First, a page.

New Report Finds Ex-Prison Chief Chuck Ryan Culpable in Prison Lock Scandal

Chuck Ryan.
Chuck Ryan. Arizona Department of Corrections
Former Arizona Department of Corrections Director Chuck Ryan was woefully uninformed about the ineffective locks at a state correctional facility that contributed to injuries and at least one death, according to a scathing report released Thursday.

Ryan's failure to understand the problem under his watch contributed to his failure to take action to repair the prison locks, the governor-appointed investigators also found.

Governor Doug Ducey ordered the report in April, shortly after ABC 15 published shocking surveillance footage of several inmates at Lewis Prison opening their cell doors and attacking correctional officers. The report by ABC 15 (KNXV-TV) also found that the prison locks had been faulty for at least five years and that top prison officials had failed to address the problem.

Ducey tapped two former Arizona Supreme Court justices, Ruth McGregor and Rebecca Berch, to conduct the probe into the Lewis prison-lock problem.

Ryan resigned as head of state prisons on August 9, a day after McGregor and Berch interviewed him a second time. In addition to the Lewis prison-locks scandal, Ryan faced criticism for overseeing prisons marred by reports of water shortages, inadequate health-care services, and civil-rights abuses.

The report found Ryan responsible for not requesting funds to fix the prison locks. Ryan was aware that inmates were escaping from their cells as early as 2017, McGregor and Berch wrote, but senior managers did not adequately describe how faulty prison locks contributed to the problem. Ryan's ignorance could have stemmed from a tendency to surround himself with "yes men," some interviewees told investigators.

"But regardless how it happened or whose fault it was, we conclude that the Director, for too long, remained surprisingly uninformed about the poor functioning of the locks and scope and seriousness of the danger the inmate [unauthorized access] issue that resulted at Lewis posed to inmates and officers," McGregor and Berch wrote. "That is not acceptable."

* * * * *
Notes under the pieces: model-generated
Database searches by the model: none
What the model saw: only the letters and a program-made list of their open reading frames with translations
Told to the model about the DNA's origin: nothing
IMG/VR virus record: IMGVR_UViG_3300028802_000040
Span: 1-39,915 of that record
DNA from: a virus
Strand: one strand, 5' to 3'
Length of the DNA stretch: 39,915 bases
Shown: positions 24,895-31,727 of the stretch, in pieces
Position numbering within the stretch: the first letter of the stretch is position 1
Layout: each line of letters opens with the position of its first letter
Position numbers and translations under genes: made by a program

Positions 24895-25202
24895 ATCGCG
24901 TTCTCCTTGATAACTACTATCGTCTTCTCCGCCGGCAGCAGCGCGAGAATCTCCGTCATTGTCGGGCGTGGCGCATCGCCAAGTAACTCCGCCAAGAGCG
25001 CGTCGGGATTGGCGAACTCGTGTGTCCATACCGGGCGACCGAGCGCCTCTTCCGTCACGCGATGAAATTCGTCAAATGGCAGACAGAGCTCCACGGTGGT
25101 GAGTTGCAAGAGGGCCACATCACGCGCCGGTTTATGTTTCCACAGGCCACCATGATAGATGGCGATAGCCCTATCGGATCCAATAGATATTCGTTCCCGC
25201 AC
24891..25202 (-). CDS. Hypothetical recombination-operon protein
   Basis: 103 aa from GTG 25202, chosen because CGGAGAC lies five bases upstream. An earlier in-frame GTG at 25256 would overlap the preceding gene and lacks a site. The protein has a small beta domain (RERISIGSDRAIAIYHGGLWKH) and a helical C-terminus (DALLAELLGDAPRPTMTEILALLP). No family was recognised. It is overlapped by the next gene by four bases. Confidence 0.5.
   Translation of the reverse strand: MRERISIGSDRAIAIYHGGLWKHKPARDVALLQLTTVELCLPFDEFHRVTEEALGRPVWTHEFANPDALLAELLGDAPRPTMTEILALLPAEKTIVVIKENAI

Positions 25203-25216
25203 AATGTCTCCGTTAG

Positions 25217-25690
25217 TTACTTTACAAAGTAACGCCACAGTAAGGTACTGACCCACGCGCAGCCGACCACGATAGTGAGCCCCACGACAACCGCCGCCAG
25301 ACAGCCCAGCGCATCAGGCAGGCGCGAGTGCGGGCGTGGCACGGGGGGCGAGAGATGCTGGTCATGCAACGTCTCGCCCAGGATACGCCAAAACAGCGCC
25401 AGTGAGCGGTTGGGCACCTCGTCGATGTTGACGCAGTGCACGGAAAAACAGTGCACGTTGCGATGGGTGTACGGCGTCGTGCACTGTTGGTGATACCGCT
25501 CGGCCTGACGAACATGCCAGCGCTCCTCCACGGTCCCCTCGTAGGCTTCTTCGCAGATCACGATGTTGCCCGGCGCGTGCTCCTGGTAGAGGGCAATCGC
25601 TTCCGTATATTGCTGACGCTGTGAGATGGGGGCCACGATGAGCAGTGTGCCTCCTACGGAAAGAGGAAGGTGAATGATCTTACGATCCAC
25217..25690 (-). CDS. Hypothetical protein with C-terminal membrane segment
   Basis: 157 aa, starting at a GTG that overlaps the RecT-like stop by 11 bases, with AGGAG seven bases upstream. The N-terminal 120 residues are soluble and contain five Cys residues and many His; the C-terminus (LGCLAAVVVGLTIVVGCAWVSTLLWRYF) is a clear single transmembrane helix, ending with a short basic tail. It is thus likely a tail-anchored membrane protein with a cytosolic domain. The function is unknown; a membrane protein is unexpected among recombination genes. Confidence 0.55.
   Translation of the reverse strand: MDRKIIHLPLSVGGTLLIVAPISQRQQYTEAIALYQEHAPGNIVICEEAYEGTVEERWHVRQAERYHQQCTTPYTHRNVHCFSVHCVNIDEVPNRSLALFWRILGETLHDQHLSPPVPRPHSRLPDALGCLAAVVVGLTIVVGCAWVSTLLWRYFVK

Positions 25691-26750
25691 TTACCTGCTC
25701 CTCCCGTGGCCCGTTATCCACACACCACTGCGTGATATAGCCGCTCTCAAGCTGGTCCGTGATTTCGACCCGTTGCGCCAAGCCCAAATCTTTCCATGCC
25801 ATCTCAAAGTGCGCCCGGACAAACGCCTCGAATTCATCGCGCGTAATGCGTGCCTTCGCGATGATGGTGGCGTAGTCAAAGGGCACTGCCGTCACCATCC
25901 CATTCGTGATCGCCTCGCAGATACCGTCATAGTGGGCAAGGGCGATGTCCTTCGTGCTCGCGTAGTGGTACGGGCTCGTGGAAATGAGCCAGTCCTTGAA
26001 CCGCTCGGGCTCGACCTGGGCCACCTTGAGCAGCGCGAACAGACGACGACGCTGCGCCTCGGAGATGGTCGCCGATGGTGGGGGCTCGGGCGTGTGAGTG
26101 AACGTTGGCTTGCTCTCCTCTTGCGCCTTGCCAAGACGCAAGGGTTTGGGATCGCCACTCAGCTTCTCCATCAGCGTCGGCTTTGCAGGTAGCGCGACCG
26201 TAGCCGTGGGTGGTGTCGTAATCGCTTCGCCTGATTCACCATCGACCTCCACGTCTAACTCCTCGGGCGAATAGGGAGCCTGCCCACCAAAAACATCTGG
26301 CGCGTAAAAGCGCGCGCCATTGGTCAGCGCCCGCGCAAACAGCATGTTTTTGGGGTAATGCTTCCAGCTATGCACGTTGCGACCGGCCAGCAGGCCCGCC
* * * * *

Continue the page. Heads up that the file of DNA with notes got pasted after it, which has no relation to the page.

According to the report, Ryan "expressed surprised" after watching footage of the inmate attack published by ABC 15. Ryan said that he had received a report on the incident, but it did not state that it involved attacks on officers.

"He therefore did not know, or if he knew intellectually he did not fully appreciate, the scope of inmates’ ability to [leave their] cells until he saw the video in April 2019," the report states.

Ryan's inaction on the faulty prison locks appears to have stemmed from his belief that the locks weren't broken at all. He believed the problem of inmates leaving their cells sprang from their ability to place objects in their door track to prevent it from locking.

The report found that Lewis inmates do manipulate prison doors, but that fact did not describe the whole problem. After a review of work orders, the investigators concluded that some of the locks were broken.

"They simply will not close, lock, and stay locked," McGregor and Berch wrote.

Perhaps because of his failure to understand the problem, Ryan did not secure funding to fix the locks at Lewis prison. From 2014 to 2020, the Department of Corrections did not make any requests to the Legislature for funds for locks at Lewis. It wasn't just Lewis. The prison system as a whole received no funding for locks in 13 of 16 years reviewed by McGregor and Berch.
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Steven Hsieh was a staff writer for Phoenix New Times from August 2018 to April 2020.
Contact: Steven Hsieh